Wright on matter and spirit in 1917

Henry Wright, three years away from the beginning of his long career at the University of Manitoba, wrote a short commentary that appeared  in the 1917 Journal of Philosophy.1 In it he broached topics he would continue to investigate throughout his  tenure in Winnipeg and that would recognizably shape the subsequent career of one of his students there, Marshall McLuhan2:

the distinction between spirit and matter— ontological dualism, as it may be — stands and is destined to stand as a reasonable inference from the most persistent and essential distinction that reveals itself in human experience. (…) In one department of (…) experience (…) human activity (…) is self-determined. (…) In the other department (…) activity [is] strictly limited, definitively circumscribed by conditions external to itself.3

Multiple questions are posed. What fundamental distinctions characterize ontology? Does it have two “departments” as “ontological dualism”? Or must an ontological 2 be at least 3 since a further “department” must be present that would both keep the 2 distinct and yet relate them to each other as equiprimordial? What are the relations of such ‘distinct’ ontological “departments” both ‘horizontally’ among themselves and ‘vertically’ to the experienced (ontic) world? And what are the relations of these “departments” as expressed within the ontic world itself?

Now the philosophical tradition, according to Wright, has admittedly opened itself to

the charge of intellectualism (…) which could yield nothing better than conceptual abstractions such as “the good” or “substance” or “the absolute”4

But behind this “intellectualism” and these “conceptual abstractions” was a proper aim at a needed goal:

not in making such distinctions as that of spirit from matter, but in attempting to reconcile the conflicting factors…5

The key to reconciliation, according to Wright, lies not in the opposed distinctions themselves but in their interrelation:

The true solution for the distinction of matter from spirit (…) is to be found through a study of (…) social life.6 The word “social” deserves emphasis…7

Now such study must not, says Wright, hold “the factor of originality in abeyance”. This remark, almost an aside,  implies many fundamental questions, but they were not developed here by Wright. What is “originality”? Is it singular or plural? How does it (or they) stand to the “ontological”? And to the ontic subject? Lastly: just what is “abeyance” and how does it stand to all the questions in play here?8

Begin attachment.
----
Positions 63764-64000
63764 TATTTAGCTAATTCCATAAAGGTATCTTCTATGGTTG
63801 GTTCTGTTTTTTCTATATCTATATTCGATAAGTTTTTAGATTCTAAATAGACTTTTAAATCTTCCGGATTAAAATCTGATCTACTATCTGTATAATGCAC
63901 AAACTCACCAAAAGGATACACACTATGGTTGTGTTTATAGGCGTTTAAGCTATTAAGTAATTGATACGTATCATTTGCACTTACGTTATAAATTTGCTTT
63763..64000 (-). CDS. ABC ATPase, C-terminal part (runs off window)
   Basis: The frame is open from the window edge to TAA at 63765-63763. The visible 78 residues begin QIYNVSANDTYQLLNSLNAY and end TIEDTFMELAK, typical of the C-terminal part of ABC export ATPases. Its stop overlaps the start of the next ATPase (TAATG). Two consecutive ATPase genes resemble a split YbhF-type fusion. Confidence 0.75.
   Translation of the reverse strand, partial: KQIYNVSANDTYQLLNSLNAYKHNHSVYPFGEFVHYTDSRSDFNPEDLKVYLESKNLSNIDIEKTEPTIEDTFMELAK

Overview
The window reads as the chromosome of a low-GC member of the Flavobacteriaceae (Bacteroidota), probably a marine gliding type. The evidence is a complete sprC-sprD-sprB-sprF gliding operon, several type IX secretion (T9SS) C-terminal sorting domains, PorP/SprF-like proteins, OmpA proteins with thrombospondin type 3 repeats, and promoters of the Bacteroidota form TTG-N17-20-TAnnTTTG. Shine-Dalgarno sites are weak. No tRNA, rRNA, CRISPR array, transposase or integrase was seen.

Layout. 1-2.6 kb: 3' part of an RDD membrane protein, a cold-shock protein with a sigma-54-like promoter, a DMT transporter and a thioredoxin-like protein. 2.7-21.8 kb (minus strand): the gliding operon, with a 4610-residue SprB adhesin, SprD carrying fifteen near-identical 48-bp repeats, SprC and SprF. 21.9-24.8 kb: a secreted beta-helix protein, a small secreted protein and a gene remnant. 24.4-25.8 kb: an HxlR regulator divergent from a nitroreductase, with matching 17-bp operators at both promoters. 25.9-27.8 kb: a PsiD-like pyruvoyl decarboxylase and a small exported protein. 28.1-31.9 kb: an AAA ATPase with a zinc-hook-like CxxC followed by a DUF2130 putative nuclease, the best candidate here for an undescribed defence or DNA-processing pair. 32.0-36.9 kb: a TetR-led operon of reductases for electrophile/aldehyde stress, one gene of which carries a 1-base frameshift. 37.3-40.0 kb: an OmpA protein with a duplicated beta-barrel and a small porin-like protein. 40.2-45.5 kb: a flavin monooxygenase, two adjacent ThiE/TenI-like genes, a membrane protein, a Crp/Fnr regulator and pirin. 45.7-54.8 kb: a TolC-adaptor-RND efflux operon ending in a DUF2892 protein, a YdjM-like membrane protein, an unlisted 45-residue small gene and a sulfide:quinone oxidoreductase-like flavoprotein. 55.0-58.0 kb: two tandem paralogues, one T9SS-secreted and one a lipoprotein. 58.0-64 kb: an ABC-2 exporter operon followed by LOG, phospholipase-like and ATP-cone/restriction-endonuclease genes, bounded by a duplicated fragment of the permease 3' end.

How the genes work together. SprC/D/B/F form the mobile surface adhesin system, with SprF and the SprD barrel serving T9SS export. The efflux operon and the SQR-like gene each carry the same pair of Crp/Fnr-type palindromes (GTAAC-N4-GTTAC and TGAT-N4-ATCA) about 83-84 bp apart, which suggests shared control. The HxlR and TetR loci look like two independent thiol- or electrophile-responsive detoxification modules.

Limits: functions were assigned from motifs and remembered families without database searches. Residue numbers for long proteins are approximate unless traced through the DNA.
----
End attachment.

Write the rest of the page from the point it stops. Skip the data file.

Further from Wright:

The reconciling experience which we seek can be found clearly revealed only in (…) social activities9 (…). Such an activity is that of verbal communication (…) Another (…) is (…) the intricate system of activities which engage [us] together in the work of the world (…) A third example of the kind of activity in question is that of esthetic appreciation (…) [at work in the] apprehension of new meanings and values…10

Wright raised these problems in a rambling old-fashioned sort of way that McLuhan would explicitly reject. But the problems themselves engaged him deeply such that his whole career may usefully be seen as an investigation into the questions precipitated by Wright’s issues.

  1. Henry Wilkes Wright, ‘Spirit and Matter: A Reply To Dr. Dashiell‘, Journal of Philosophy, 14:15, July 1917, 400-403.
  2. Comments on McLuhan’s takes on Wright are given in the notes below.
  3. Wright, some sentences later: “Two factors are operating in human experience. These two factors are (…) rational will and (…) objective reality.
  4. Nothing better than (…) “the good”!
  5. The great question, of course, is whether this is something we can accomplish with our limited means in chronological time or is it something we must attend in its already realized accomplishment before us? Or is it both of these together, where we can indeed accomplish important reconciliations in many areas, but are able to do so on the basis only (only!) of always already accomplished reconciliations before us?
  6. Wright has “(hu)man’s developing social life” here. McLuhan would come to see that the chronological aspect of ‘developing’ is highly questionable and, indeed, must be investigated as a figure against the ground of “allatonceness”. Further, “social life” itself must be probed. Is it purely ontic as “(hu)man’s developing social life”? Or is it first of all ontological as the abysmal principle of a thought-provoking plurality (or society) of distinctions in reality itself? Or is it both of these together as the primordial bond, or bonds, between ontological distinctions, AND the isomorphic bonds between ontological grounds and their ontic figures, AND the isomorphic bonds between the ontological distinctions as they are expressed ontically? In chemistry these same relations appear between elements in Mendeleev’s table and their expression in and as materials.
  7. Wright’s “social” will become, 40 years later, McLuhan’s “the medium (that) is the message”.
  8. The etymology of ‘abeyance’ traces back to ‘gape, open wide’ — as its cognate word ‘bay’ is to the sea. Ultimately, this will be McLuhan’s “gap where the action is”.
  9. Wright: “in our more highly developed social activities”. See note #6.
  10. Like Wright’s other areas of “reconciling” activity, language use and social activities, his “esthetic appreciation” as the “apprehension of new meanings and values” is a matter of the between — in this case the between bridging old and new “meanings” and old and new “values”. But what is the nature of this mediating between? Of this “medium“? Where and when does it arise, what is the manner of its operation and what is the variated range of its activity?